Civil Rights

State Department Reports on Serious Freedom Abuses Abroad (CenterForLiberty.org)

Since its creation in 1998, the USCIRF has been controversial, both at home and abroad. At home, criticism typically focuses on the charge that the US should be more willing to assist CPC nations to improve their record rather than just putting them on a “blacklist” for the world to see. Abroad, nations have frequently criticized the US for its attitude of “arrogance” in thinking that it is superior to other sovereign nations and entitled to criticize them for religious freedom abuses when the US hardly has a spotless record itself. Nevertheless, after 15 years of activity, there is little doubt that the USCIRF reports have often motivated CPC nations to improve their religious freedom records. USCIRF's work has also exposed serious religious freedom abuses that should be brought to the world's attention.

 
 

Dr. Ben Carson asks pro-lifers to speak up and oppose abortion mentality

Dr. Ben Carson asks pro-lifers to speak up and oppose abortion mentality

Carson warned of “forces in America that want to fundamentally change who we are without discussion. Said Carson, “They co-opt the media and get everybody to shut up so we don't know what is going on [so they can] change the underpinnings of the nation. We must be smart enough not to fall for it or one day we will wake up and find that we have a different nation.”

 
 

States Rights and the Religion Clauses: Examining the North Carolina Resolution

States Rights and the Religion Clauses: Examining the North Carolina Resolution

This week, two members of the North Carolina House of Representatives submitted a resolution which would declare that “the Constitution of the United States of America does not prohibit states or their subsidiaries from making laws respecting an establishment of religion.” In other words, the legislation declared that that the state could make its own laws about religion and the federal government would not be able to stop them. Although the resolution is not likely to be approved, it does deserve some serious examination as it reflects a common argument arising in the religious right that the Establishment Clause does not apply to the states.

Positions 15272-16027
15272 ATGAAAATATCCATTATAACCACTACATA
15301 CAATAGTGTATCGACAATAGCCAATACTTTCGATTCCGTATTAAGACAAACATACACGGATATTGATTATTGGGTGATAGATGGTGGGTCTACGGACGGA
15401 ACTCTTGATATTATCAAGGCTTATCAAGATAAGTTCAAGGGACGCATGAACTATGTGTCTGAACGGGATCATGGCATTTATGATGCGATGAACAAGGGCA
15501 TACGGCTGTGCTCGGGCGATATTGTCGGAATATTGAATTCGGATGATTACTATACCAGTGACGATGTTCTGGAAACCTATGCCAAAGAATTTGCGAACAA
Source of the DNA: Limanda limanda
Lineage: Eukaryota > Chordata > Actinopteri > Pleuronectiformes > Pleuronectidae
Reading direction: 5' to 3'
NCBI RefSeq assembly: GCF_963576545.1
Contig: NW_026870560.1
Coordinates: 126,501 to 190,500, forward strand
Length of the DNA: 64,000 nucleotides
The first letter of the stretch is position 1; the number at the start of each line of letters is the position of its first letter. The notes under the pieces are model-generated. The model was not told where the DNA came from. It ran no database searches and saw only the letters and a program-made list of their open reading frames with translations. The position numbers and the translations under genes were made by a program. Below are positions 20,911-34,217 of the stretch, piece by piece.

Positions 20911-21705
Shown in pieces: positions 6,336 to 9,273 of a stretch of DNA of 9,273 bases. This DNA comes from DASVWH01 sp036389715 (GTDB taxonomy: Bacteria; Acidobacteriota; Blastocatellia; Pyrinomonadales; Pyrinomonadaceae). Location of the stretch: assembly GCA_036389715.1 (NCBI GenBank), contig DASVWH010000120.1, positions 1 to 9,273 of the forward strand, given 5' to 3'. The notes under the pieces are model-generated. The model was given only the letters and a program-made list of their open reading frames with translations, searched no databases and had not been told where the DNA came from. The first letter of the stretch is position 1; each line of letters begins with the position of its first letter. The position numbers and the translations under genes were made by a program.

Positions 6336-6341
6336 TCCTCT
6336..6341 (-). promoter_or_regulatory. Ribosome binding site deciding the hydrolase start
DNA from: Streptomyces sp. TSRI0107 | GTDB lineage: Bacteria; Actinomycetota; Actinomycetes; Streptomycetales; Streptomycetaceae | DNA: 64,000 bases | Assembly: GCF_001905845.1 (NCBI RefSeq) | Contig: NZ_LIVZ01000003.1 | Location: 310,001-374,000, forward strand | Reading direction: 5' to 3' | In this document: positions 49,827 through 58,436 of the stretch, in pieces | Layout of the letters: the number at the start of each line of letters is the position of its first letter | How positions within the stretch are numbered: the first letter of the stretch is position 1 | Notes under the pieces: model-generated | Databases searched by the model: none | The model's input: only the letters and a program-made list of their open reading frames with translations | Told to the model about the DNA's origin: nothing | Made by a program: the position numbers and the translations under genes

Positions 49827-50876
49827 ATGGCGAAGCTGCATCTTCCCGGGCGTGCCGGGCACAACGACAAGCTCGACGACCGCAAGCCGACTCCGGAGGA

Outcome Unpredictable but Prop 8 Supporters Had Tough Day in S. Court

Outcome Unpredictable but Prop 8 Supporters Had Tough Day in S. Court

By Jason Hines – Today was a landmark day for the Supreme Court, as it heard arguments on the constitutionality of Proposition 8. I have written about this case at every level (on the state level and at the 9th Cir.) so it only seems right that I talk about the arguments that took place earlier today. However, it doesn't make sense to give a straight up and down summary or even a major analysis (there are plenty of people who did a good job of that, including this article by Adam Serwer), but there are some things that I want to highlight. Some will be important, some won't, but these are the things that came to mind as I listened to the oral arguments –